TransferLab uses an algorithm to assign a value between 1 and 100 to each player on the database according to different performance metrics.
Using these values, club analysts are able to easily compare different players that they’re interested in based on the position profile they’re looking for.
For example, a team may be looking for a ball winning central midfielder to bolster their squad. When filtering by this position profile on TransferLab, the inbuilt algorithm will sort players by score based on their performance in key metrics for that player type, such as ball recoveries per game or pass completion percentage.
By prioritising these attributes when scouting on TransferLab, analysts at women’s clubs can easily filter out any players who do not score highly enough in those areas according to the platform’s algorithm.
“It’s fantastic that with TransferLab, women’s football clubs now have the ability to look at players’ key stats and performance metrics across a wide range of leagues worldwide”, football reporter Faye Carruthers commented.
Despite data companies’ recent transition into the women’s football market, clubs are also taking it upon themselves to develop analytics in the women’s game.
A critical idea that clubs are beginning to understand is that data analysis in women’s football requires a different approach to that of data analysis in men’s football.
Since women’s teams have less financial backing and often play their matches in smaller stadiums with limited technological infrastructure, one of the main barriers to data analysis has always been the collection of data itself.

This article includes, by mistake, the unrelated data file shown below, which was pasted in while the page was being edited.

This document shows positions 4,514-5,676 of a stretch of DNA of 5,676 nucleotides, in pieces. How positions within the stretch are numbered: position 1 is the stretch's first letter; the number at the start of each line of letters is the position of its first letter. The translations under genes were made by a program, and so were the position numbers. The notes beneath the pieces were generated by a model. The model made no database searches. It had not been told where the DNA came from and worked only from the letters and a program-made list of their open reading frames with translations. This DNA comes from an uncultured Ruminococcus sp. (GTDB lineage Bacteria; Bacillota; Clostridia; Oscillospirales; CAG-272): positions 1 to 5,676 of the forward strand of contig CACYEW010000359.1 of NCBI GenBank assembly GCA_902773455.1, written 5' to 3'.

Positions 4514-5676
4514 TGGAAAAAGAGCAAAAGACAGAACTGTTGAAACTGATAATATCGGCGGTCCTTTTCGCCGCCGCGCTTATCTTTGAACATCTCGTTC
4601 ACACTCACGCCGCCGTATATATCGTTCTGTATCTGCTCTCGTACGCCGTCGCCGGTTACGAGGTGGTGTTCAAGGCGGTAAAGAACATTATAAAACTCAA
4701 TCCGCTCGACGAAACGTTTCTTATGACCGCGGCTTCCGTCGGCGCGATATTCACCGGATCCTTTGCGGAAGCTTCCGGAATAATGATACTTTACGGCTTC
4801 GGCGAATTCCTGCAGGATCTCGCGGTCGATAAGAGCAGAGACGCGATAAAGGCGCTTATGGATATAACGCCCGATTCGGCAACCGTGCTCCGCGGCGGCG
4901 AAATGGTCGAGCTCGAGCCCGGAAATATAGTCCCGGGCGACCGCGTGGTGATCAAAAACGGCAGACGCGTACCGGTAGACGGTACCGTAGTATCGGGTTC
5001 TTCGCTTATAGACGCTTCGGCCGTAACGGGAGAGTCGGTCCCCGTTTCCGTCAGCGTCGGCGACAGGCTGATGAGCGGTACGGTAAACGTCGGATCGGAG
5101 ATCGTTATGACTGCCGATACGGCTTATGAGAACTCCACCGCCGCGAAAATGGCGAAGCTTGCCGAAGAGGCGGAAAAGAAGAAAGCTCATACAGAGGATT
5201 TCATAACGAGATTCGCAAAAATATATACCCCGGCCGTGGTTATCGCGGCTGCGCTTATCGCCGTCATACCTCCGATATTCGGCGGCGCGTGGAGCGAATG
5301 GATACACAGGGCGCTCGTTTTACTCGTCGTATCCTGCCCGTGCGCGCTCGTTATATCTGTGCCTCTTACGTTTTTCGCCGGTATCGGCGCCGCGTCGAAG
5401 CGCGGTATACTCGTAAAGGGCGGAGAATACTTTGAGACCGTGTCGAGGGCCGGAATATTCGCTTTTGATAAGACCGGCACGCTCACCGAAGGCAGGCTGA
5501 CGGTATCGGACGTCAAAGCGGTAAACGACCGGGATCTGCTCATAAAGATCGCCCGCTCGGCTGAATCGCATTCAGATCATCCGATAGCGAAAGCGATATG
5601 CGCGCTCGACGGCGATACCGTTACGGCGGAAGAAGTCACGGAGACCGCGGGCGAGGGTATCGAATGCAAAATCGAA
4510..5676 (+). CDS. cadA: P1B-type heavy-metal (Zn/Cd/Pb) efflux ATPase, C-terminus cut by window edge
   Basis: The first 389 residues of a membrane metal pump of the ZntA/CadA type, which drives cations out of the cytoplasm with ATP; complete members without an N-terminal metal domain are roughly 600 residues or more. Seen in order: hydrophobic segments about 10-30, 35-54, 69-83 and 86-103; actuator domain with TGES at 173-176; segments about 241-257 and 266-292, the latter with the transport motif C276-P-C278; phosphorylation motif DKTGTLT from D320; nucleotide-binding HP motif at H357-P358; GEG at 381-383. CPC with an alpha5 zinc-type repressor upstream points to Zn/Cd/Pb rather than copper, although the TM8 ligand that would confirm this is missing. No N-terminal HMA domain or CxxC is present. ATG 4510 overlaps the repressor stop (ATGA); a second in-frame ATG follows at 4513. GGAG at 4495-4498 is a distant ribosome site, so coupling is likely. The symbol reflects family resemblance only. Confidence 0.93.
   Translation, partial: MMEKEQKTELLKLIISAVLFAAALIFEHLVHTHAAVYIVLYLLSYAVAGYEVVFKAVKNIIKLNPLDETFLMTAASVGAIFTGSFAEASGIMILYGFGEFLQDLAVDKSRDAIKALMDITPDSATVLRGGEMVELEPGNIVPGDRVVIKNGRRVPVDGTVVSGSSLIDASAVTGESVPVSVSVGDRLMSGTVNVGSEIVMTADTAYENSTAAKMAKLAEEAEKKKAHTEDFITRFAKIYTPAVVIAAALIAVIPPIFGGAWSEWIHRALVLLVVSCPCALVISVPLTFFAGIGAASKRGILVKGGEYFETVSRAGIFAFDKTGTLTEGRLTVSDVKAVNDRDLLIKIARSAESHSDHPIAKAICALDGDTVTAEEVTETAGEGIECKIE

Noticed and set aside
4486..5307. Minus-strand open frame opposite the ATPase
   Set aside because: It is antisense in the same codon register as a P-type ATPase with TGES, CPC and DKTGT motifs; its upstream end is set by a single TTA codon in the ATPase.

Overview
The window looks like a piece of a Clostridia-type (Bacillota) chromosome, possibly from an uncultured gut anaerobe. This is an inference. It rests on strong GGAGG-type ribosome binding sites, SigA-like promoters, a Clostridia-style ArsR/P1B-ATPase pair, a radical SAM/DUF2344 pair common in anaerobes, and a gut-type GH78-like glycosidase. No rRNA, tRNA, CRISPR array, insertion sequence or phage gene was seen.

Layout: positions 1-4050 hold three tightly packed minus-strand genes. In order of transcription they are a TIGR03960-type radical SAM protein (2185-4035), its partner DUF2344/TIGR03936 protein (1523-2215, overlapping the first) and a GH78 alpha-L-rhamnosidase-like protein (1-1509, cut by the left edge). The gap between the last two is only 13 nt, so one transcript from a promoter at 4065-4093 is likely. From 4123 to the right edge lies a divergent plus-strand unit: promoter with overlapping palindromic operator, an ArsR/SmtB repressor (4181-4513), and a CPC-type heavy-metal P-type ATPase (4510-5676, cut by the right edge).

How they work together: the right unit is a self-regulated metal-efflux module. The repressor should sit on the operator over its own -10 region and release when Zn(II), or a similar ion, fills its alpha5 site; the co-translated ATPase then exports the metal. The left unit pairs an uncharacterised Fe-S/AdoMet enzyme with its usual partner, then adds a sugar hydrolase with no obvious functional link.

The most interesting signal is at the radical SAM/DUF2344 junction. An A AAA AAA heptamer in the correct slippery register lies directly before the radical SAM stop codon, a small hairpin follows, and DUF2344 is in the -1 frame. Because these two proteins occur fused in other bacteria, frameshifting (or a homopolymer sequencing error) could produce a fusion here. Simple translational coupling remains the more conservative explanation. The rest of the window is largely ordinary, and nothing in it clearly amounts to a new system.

When West Ham United Women teamed up with data provider Metrica Sports in 2021, they sought to overcome this challenge by investing in brand-new technology.
Metrica Sports’ software allows analysts to track numerical data using any camera and from any angle, bypassing the need to have specialised cameras installed high up in stadiums, which sometimes just isn’t possible.
Manchester City Women, meanwhile, have been striving to change the way data analysis in women’s football is viewed.
“There’s a big stigma around: ‘The women’s game is behind the men’s.’ We don’t subscribe to that. We subscribe to the notion that it’s apples and oranges, not two sets of apples”, explains Dr James McCarron, head of sports science and medicine at Manchester City Women.
McCarron and his team have used data to monitor performance in relation to women’s menstrual cycles, an area that is under-researched and which clearly doesn’t apply when analysing men’s football.
With such little existing data to work with, the sports science department at Manchester City Women has not been able to observe general statistical trends, but have used their analysis to improve player performance in individual cases.
Similarly, McCarron has been conducting research into injury and rehabilitation, an area of modern football which relies heavily on data.
He explains how female footballers are at greater risk of suffering an ACL (anterior cruciate ligament) injury than men are, and yet most rehabilitative frameworks for that type of injury are based on male data.
Manchester City are leading the way within women’s football by collecting data that helps to develop a better understanding of female injuries. This is just one of many examples demonstrating how data analysis in the women’s game needs to be treated differently to data analysis in the men’s.
As women’s football begins to incorporate data more widely, it is vital that analysts have the tools to analyse it properly.